State commission to investigate Grandview incident

The Pennsylvania Human Relations Commission has said it will investigate an incident that took place at Grandview Golf Club in York County last month during which the police were called to the course.

The commission will hold a hearing in York County at a date and time that has yet to be determined, the commission said in a press release. The commission did not confirm if the hearing will be closed to the public.

On April 21, it was reported that management at Grandview called the police on Sandra Thompson, 50, Myneca Ojo, 56; Karen Crosby, 58; and sisters Sandra Harrison, 59, and Carolyn Dow, 56, asking them to leave. The women were told prior by management that they were playing golf too slowly. 

Thompson, an attorney and president of the York chapter of the NAACP, said in an interview with CPBJ this week that she and fellow golfers were keeping pace and that this incident was more of a case of racial discrimination as she and the other four golfers were the only African-Americans on the course at the time.

“I said [to them]: ‘We are the only African-American women golfers on this course and you are talking to us, and blaming us, for something that’s not our fault,’” Thompson recalled. “I said: ‘Do you understand that this is a Starbucks-type of situation?’”

Earlier in April, two African-American men were arrested at a Starbucks in Philadelphia when they stayed in the restaurant without ordering anything and were accused of trespassing. The men said they were waiting for a third person and more recently settled with Starbucks for an undisclosed amount and a promise to create a $200,000 program for young entrepreneurs. Starbucks also pledged to close more than 8,000 U.S. stores for several hours on May 29 to conduct racial-bias training for its employees.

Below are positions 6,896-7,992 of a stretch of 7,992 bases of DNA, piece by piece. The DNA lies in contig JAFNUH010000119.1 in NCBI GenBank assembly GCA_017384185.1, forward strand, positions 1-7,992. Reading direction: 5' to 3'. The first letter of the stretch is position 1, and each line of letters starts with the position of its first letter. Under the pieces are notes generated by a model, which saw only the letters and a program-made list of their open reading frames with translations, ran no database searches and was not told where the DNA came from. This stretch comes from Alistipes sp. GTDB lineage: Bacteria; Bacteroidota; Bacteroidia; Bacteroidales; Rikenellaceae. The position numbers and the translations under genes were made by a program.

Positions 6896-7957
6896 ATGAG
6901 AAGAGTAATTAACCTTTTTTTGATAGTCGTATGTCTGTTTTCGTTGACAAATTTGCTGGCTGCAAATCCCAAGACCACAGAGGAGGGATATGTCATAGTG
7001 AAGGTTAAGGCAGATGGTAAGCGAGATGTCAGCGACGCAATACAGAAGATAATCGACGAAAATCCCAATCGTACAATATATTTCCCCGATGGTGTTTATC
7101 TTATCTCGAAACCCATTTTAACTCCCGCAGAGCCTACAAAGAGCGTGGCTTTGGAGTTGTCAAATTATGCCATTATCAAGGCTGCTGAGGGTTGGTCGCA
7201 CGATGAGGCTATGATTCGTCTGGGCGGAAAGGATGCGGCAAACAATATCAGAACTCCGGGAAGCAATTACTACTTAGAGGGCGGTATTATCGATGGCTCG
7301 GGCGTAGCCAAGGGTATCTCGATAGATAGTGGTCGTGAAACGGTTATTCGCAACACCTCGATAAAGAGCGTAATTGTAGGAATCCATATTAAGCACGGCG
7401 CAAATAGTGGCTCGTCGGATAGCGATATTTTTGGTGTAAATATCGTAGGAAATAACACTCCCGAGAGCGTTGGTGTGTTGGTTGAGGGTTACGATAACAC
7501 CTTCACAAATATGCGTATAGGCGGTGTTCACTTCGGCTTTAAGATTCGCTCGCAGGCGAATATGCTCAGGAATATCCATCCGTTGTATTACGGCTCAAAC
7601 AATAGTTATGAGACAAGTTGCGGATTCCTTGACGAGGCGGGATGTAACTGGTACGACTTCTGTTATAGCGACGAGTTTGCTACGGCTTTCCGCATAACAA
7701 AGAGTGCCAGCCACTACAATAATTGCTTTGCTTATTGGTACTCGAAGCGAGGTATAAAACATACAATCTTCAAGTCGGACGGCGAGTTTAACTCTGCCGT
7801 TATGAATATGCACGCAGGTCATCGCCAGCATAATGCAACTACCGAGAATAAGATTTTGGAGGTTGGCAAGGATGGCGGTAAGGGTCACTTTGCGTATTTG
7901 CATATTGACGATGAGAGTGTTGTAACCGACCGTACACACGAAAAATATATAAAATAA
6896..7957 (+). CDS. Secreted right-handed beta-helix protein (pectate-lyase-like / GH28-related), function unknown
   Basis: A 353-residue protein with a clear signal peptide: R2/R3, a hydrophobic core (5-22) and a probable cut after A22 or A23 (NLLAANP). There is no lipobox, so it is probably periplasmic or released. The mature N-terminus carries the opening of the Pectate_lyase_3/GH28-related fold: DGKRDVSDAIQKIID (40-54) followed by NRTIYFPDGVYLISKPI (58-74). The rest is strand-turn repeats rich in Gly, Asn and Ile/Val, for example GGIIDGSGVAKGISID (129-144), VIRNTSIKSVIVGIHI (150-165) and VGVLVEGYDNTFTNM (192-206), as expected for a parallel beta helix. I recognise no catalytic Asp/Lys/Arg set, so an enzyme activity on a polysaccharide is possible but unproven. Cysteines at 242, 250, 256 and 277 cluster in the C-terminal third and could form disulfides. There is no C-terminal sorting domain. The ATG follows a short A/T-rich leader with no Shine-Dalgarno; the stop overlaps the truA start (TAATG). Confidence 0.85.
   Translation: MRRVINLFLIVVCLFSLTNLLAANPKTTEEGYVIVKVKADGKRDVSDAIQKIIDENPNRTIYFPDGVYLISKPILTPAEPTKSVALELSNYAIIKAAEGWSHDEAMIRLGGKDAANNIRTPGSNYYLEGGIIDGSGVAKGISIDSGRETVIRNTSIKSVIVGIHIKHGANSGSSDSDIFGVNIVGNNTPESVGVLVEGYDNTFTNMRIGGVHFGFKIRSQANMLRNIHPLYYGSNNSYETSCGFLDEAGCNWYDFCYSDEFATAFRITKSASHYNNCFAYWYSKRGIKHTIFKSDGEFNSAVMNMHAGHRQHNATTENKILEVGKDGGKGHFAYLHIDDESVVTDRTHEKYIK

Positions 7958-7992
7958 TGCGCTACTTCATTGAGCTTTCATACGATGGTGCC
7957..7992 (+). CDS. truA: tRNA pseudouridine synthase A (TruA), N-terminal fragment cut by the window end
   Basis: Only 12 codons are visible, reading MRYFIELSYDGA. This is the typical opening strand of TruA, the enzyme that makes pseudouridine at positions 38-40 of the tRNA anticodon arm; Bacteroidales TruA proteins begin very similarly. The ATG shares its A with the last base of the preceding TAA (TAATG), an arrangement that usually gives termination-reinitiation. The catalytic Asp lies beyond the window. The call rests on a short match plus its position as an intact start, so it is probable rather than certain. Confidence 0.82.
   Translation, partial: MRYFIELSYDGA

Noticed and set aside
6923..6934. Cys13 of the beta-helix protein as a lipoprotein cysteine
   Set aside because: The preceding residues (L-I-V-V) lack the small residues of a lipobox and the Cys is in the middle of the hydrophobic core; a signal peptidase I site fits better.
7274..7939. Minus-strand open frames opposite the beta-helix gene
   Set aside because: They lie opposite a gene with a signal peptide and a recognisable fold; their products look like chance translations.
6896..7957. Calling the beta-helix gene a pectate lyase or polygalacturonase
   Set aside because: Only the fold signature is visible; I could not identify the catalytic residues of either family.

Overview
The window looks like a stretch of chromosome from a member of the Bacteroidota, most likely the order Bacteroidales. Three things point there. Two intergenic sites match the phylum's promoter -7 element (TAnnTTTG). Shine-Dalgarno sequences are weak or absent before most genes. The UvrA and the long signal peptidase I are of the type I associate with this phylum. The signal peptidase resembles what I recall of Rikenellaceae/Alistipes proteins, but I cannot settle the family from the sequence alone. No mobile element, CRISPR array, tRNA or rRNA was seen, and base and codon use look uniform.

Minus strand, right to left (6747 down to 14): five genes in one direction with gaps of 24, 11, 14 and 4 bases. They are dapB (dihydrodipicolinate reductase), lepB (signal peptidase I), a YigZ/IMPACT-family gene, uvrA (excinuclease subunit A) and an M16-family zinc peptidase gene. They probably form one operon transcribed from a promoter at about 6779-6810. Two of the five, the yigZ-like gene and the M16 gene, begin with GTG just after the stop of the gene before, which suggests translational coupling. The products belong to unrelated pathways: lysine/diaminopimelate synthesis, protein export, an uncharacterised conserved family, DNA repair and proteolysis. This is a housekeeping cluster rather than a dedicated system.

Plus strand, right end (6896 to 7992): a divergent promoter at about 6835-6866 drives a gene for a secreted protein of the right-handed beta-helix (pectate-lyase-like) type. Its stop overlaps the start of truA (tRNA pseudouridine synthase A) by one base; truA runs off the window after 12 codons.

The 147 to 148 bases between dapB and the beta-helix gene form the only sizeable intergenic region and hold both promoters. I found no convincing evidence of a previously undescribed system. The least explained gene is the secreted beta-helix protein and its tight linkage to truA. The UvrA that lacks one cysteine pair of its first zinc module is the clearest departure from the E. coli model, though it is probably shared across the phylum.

Thompson lauded the efforts of the men and Starbucks to use a negative incident as a teachable moment to create change.

Initially, management at Grandview did not ask Thompson and her fellow golfers to leave, but offered to refund the women’s membership money, to which Thompson replied that they paid and just wanted to play, she said.

Calls to Grandview were not immediately returned.

Grandview did, however, post on Facebook on April 22 saying: “We are disappointed that this situation occurred and regret that our members were made to feel uncomfortable in any way. We have reached out to the members who shared their concerns to meet in-person, to fully understand what happened so that we can ensure it never happens again.”

But Thompson thinks that Grandview’s response has been insufficient. 

“They do not have any remorse. There’s not any valid apology that’s been issued. Unfortunately, because of what we went through, the continued behavior is not surprising,” she said. “It’s a surprising business decision, but if your business does not care about our type of business, than it’s not surprising.”

The Grandview incident has gained national attention as well as calls for an investigation from Gov. Tom Wolf, and state Sen. Vincent Hughes, a Democrat from Montgomery County. Thompson said that she and members of her fellow golfers did not file a formal complaint.

“There needs to be restitution and rehabilitation. As far as what that looks like, I’m not sure yet,” Thompson said.  


Emily Thurlow
​Emily Thurlow covers York County​ for the Central Penn Business Journal. Have a tip? Drop her a line at

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